Six Degrees of Separation – The Aftermath to The Gravity of Love

It’s time for #6degrees. This month, start with the book you finished with in July. Add six books, and see where you end up.

This month, I’m beginning with The Aftermath by Rhidian Brook (review to come but know that I loved this book). Continue reading

Six Degrees of Separation – from Less Than Zero to The Great Gatsby

It’s time for #6degrees. Join in and see which direction your book chain takes you.

This month we begin with controversial bestseller by a member of the eighties ‘literary Brat Pack’ – Bret Easton Ellis’s Less Than Zero. Continue reading

The Top 36 from the Best Books of 2016 List of Lists

best-books-2016

This is my community service to book bloggers – a list of the books that appear most frequently on all of the lists I listed on Best Books of 2016 – A List of Lists. So before I have to write the word ‘list’ again, here it is, the 2016 Commonly-Agreed-by-the-People-Who-Publish-Best-of-2016-Book-Lists-Before-December-31 top 36 books. Continue reading

Six Degrees of Separation – from Flowers in the Attic to The Rules of Civility

six-degrees-flowers

It’s time for #6Degrees – join in! Link up!

We begin this month’s chain with the controversial eighties best-seller by V. C. Andrews, Flowers in the Attic. It’s truly a diabolical book and in 1987, I couldn’t put it down. Continue reading

The Chaperone by Laura Moriarty

Lou Lou, is that you?

Hello, it’s 1987 calling and it wants its perfume back. Cacheral named a fragrance Lou Lou, after silent-film star, Louise Brooks, in 1987. When it launched, I immediately loved everything about it – from the rich and distinctive (controversial) fragrance to the exquisite blue bottle and glorious floral packaging. And because I haven’t really moved on from the eighties, I still wear it (only in winter, of course) and I like it as much as I did the very first time I tried it on. So naturally, when I saw Laura Moriarty’s novel, The Chaperone, a story about Louise Brooks and her first trip to New York (with a chaperone, hence the title), I put it on my ‘Novels set in the 1920s’ reading list (1920s and 1980s being my favourite and best decades). Continue reading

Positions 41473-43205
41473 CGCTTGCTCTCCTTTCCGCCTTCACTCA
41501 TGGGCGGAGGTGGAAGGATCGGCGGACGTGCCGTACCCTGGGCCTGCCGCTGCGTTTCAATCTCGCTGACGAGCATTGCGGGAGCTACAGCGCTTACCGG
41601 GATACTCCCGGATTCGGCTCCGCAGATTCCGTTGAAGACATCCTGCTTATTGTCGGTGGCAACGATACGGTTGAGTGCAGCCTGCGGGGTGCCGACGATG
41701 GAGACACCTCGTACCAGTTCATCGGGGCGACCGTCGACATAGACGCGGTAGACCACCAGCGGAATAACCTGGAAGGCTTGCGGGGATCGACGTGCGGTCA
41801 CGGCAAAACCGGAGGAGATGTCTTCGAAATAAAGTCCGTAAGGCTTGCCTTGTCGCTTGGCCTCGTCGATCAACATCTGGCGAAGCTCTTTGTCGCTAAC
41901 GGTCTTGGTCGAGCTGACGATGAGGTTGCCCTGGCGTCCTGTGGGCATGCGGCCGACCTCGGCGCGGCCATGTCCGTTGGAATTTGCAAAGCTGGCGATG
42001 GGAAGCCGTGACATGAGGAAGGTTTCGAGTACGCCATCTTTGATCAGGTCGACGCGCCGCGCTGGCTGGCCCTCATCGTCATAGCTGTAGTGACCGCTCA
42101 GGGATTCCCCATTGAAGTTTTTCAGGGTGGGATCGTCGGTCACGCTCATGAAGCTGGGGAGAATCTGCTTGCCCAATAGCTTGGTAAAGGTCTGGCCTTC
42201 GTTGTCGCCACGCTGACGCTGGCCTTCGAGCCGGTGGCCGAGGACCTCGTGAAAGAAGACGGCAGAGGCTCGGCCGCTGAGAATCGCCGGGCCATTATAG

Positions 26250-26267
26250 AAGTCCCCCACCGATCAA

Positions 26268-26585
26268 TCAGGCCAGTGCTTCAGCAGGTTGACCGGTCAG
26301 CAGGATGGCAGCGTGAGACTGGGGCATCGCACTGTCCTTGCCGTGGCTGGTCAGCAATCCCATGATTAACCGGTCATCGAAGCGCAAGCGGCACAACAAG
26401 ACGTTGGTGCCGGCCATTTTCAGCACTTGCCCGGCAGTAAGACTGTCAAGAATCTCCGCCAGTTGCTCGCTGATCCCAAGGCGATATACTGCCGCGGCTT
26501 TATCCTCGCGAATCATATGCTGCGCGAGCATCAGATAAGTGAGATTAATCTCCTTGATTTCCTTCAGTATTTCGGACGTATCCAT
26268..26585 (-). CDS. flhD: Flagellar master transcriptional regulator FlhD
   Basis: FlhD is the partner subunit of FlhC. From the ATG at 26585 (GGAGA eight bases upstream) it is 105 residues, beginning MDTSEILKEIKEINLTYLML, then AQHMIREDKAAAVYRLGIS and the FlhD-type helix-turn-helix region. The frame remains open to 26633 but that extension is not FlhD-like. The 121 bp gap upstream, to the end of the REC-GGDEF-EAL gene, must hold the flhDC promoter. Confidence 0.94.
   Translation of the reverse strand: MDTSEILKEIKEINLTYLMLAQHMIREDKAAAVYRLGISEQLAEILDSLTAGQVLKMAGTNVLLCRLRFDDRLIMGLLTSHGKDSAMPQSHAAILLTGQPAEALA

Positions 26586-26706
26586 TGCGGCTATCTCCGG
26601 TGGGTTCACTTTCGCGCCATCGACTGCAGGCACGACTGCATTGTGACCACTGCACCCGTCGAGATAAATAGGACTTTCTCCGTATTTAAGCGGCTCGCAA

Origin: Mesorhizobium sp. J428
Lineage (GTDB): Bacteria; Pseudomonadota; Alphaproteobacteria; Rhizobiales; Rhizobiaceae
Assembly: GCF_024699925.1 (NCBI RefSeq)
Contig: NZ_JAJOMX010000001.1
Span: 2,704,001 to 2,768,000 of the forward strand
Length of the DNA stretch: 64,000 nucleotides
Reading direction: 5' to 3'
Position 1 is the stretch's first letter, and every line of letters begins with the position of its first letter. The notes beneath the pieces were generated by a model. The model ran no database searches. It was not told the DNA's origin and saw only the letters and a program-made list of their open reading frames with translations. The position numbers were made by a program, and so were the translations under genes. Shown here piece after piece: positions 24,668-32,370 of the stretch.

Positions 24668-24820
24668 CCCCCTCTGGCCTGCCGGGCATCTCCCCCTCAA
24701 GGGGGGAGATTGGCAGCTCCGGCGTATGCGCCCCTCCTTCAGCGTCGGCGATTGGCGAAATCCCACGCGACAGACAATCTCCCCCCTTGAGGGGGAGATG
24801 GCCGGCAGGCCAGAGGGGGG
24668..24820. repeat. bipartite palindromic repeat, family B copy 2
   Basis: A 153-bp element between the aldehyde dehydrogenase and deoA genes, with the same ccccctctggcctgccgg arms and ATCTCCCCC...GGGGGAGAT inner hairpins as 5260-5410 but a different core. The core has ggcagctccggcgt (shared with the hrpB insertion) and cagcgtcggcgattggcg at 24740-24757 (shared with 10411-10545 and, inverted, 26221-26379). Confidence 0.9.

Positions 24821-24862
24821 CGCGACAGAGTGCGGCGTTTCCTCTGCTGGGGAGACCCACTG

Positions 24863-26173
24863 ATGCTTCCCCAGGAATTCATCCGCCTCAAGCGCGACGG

They should make a movie of that…

BookFiend-etsy

First book, then movie. I miss lots of new-release movies because I haven’t read the book. In fact, my chief-movie-going-pal often gives me advance warning of movies she wants to see with a simple “Read the book now because the movie is out in a month.” I have lovely, considerate friends.

Even though the book is nearly always better than the movie (nearly), it doesn’t stop me imagining the movie version of books I’ve loved. Some books just scream ‘screenplay please’. This week’s Top Ten topic, hosted by The Broke and Bookish, is Books I Would Love To See As A Movie.

1. Rules of Civility by Amor Towles – the first thing I thought when I finished this glorious book last week was – Film. Stat. Continue reading

Top Ten Tuesday – Books for Gatsby fans

the-great-gatsby

Everywhere I turn I’m seeing Gatsby – fringes on dresses, Bakelite accessories and sublime Art Deco curves in furniture design. Get a little Jazz Age into your reading list as well.

This week’s Top Ten Tuesday is a topic rewind. I’m going all the way back to January 2012 when The Broke and the Bookish looked at their Top 10 Historical Fiction picks… And then I’m rewinding a little further to the glorious years between 1920 and 1940 when the order of the day was bobbed hair, cloche hats and gin cocktails. Of course we must start at the very top with Gatsby.

1. The Great Gatsby by F. Scott Fitzgerald

Basically I’m beside myself with excitement waiting for this:

But what else is on the ‘Gatsby’ reading list? Continue reading